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Topic: [Fwd: Consider other points of view]
Replies: 2   Last Post: Aug 29, 2000 11:33 AM

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Victor Steinbok

Posts: 858
Registered: 12/3/04
[Fwd: Consider other points of view]
Posted: Aug 29, 2000 1:54 AM
  Click to see the message monospaced in plain text Plain Text   Click to reply to this topic Reply

One of the self-styled educator's favorite authors contributes on his
favorite subject on another list. Let's take another look at those data.

VS-)

-------- Original Message --------
Subject: Consider other points of view
Date: Mon, 28 Aug 2000 22:00:54 -0700
From: Stephen Krashen <krashen@USC.EDU>

Sent to the Los Angeles Times, August 29, 2000.


Consider other points of view


The Times editorial on August 28 ("Poverty is no excuse") accepts a
Heritage Foundation Report on high-performing high-poverty schools as
fact. The Heritage Foundation is a conservative think tank, "whose
mission is to formulate and promote conservative public policies" (from
www.heritage.org). It has, in other words, a clear bias and an openly
stated conservative agenda. The Times needs to consider other points of view.


A good start would be the response to the Heritage Report, "No excuses,
lots of reasons," published by the Education Policy Project
(www.uwm.edu/Dept/CERIA). The authors of this report argue that the
high-performing high-poverty schools that the Heritage Foundation
reports on often had substantial supplementary sources of funding, and
that data on poverty levels, test scores, and staffing is incomplete.


It should also be pointed out that the Bennett-Kew school, praised by
the Times as a high-performing low-poverty school, has a policy of
retaining low achieving kindergarten children for an extra year.
According to an article in the Santa Cruz Sentinel on February 9, 2000,
18% of Bennett-Kew first graders are in this category and attend a
special all-day "junior first" program "designed to shore up their basic
skills." Exam preparation is intense at Bennett-Kew. Bennett-Kew
children, according to the Sentinel, are tested constantly on
small-scale versions of the fill-in-the-bubble standardized exams. One
wonders if they are really increasing the temperature in the room, or
simply lighting a match under the thermometer.


The Education Policy Project critique also notes that most of the
schools studied by the Heritage Foundation do not extend beyond grade
six. This is true of Bennett-Kew and is of concern. Scores in
Bennett-Kew drop regularly with each year. Second graders in 1998 scored
60 on SAT9 reading, then fell to 58 the next year, and to 52 the next.
Third graders in 1998 also scored 60 on SAT9 reading, and fell to 57 the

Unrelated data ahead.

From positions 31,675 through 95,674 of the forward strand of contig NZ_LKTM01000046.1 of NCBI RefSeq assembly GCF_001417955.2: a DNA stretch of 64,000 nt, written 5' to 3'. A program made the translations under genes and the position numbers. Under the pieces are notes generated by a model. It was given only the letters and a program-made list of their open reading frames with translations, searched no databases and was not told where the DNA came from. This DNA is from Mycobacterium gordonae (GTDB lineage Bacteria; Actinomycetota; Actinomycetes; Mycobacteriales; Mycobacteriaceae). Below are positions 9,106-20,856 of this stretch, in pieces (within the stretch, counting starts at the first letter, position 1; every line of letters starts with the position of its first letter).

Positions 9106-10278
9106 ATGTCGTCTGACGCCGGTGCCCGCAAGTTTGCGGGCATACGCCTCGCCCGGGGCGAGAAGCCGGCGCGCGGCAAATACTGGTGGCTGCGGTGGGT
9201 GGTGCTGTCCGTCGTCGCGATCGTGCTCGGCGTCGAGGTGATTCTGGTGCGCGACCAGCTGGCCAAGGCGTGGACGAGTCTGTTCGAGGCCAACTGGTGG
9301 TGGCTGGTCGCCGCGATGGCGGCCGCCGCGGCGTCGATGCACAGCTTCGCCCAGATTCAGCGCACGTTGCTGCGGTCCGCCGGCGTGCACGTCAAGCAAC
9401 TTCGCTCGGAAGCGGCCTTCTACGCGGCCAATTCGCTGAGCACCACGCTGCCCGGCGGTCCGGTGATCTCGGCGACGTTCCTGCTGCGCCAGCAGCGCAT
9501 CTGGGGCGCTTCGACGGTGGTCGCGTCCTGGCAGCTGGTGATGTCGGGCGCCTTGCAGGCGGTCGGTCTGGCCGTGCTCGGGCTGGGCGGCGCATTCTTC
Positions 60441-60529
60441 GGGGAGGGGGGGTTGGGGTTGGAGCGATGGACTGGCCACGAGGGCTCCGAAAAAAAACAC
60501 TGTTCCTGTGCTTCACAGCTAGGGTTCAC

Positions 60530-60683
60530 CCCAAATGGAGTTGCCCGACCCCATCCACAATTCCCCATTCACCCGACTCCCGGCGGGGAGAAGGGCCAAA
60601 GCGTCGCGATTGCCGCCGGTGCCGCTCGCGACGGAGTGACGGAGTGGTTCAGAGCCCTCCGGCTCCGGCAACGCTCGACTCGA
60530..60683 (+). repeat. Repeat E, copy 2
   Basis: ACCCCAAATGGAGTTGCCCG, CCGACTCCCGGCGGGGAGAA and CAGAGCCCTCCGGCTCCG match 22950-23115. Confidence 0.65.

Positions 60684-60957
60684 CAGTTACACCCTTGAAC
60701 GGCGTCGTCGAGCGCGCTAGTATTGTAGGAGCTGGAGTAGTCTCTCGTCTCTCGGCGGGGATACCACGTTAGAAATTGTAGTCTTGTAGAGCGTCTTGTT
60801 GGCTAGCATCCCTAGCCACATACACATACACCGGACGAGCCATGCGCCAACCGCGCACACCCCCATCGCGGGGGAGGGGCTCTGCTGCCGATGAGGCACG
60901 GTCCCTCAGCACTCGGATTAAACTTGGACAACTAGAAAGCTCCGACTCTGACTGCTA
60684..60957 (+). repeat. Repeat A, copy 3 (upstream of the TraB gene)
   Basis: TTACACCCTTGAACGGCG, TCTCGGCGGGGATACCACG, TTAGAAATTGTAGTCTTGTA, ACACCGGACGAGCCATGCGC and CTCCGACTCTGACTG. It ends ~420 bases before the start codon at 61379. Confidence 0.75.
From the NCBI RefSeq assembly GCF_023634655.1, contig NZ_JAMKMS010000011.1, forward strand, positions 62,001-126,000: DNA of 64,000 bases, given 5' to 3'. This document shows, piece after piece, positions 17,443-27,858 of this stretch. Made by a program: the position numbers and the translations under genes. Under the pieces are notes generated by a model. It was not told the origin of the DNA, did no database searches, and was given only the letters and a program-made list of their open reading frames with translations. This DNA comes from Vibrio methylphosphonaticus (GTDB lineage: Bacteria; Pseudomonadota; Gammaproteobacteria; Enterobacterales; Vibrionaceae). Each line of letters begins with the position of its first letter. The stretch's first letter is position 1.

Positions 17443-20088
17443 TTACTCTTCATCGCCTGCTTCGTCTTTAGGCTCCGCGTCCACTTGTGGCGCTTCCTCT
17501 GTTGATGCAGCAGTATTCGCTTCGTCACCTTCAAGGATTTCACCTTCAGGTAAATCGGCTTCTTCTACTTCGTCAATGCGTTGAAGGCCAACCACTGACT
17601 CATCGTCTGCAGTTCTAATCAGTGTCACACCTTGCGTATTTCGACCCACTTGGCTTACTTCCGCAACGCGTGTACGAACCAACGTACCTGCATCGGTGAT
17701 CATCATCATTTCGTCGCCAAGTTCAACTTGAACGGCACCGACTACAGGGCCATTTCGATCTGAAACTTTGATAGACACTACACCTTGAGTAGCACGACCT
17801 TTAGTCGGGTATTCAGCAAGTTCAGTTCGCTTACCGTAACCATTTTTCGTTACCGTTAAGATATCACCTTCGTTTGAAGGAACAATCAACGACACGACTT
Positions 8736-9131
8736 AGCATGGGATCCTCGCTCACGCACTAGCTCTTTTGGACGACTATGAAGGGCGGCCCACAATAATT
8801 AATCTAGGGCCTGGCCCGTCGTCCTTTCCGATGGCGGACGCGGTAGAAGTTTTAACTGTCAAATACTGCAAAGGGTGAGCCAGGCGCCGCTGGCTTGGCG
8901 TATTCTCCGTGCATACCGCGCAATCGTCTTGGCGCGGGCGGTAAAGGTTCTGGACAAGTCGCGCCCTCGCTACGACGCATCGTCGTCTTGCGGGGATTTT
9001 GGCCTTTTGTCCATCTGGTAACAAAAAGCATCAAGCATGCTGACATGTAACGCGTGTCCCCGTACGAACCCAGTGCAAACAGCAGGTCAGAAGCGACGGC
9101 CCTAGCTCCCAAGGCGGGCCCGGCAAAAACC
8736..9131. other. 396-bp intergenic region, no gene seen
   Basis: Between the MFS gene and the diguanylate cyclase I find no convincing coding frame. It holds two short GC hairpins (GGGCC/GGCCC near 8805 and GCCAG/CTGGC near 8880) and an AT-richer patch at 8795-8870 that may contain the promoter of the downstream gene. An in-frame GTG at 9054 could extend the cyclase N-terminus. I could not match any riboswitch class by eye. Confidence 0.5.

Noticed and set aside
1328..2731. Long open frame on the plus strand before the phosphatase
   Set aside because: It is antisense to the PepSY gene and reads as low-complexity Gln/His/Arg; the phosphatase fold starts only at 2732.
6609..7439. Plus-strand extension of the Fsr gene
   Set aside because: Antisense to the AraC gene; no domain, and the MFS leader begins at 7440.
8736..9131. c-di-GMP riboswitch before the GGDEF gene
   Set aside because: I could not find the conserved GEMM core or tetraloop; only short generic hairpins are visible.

next year and 49 the next. This pattern is true for all of Bennett-Kew's
test results since the SAT9 was introduced.


Stephen Krashen

Professor of Education

University of Southern California
==================================================

Original editorial:

Monday, August 28, 2000


Schools: Poverty Is No Excuse

Americans have not cared so much about education since 1957, when Russia
beat the United States into space with Sputnik. School reform tops every
major public opinion poll, and the increased scrutiny is paying off with
somewhat encouraging trends in math and reading skills among 9-year-old
students. But older students' scores stalled on the National Assessment
of Education Progress tests during the past decade in two key subjects,
reading and science, while the achievement gap between black and white
students widened.

Of particular import to California is the fact that the
gap between Latino and white students has narrowed since the tests were
first given 30 years ago. But there has been slippage in that long-term
trend in the last decade.

Black and Latino students consistently post lower group
scores than white students. The difference remains pronounced even for
minority students with college-educated parents, prompting educators to
ask whether minority children are being taught by the best teachers.

Lifting scores requires, among other things, excellent principals and
teachers, who are often in short supply at high-poverty schools with
predominantly Latino or black enrollments. Even so, these demographics
need not automatically spell failure.

"No Excuses: Lessons from 21 High-Performing, High-Poverty Schools,"
published by the Heritage Foundation, a conservative think tank,
showcases campuses that educate low-income children well. Similarly, the
nonprofit Education Trust cites great improvement at
numerous schools in "Dispelling the Myth: High-Poverty Schools Exceeding
Expectations." These results provide guides for low-performing campuses
with similar populations.

Bennett-Kew Elementary School in Inglewood, featured in the Heritage
Foundation publication, is often touted nationally as an example of what
works with poor, minority students. Its students excel in reading, and
their math scores in some cases surpass those of affluent schools in
Beverly Hills, Malibu and Irvine.

The school's longtime principal, Nancy Ichinaga, leads a stable corps of
well-trained teachers who concentrate on basic reading skills, emphasize
math fundamentals, assess students frequently and intervene early when
problems develop.

In California, where one in four students is not fluent in English and
nearly half of all students are poor, the lesson of Bennett-Kew and
schools like it is important to remember: Circumstances of birth, and
even poverty, do not negate a child's ability to learn.





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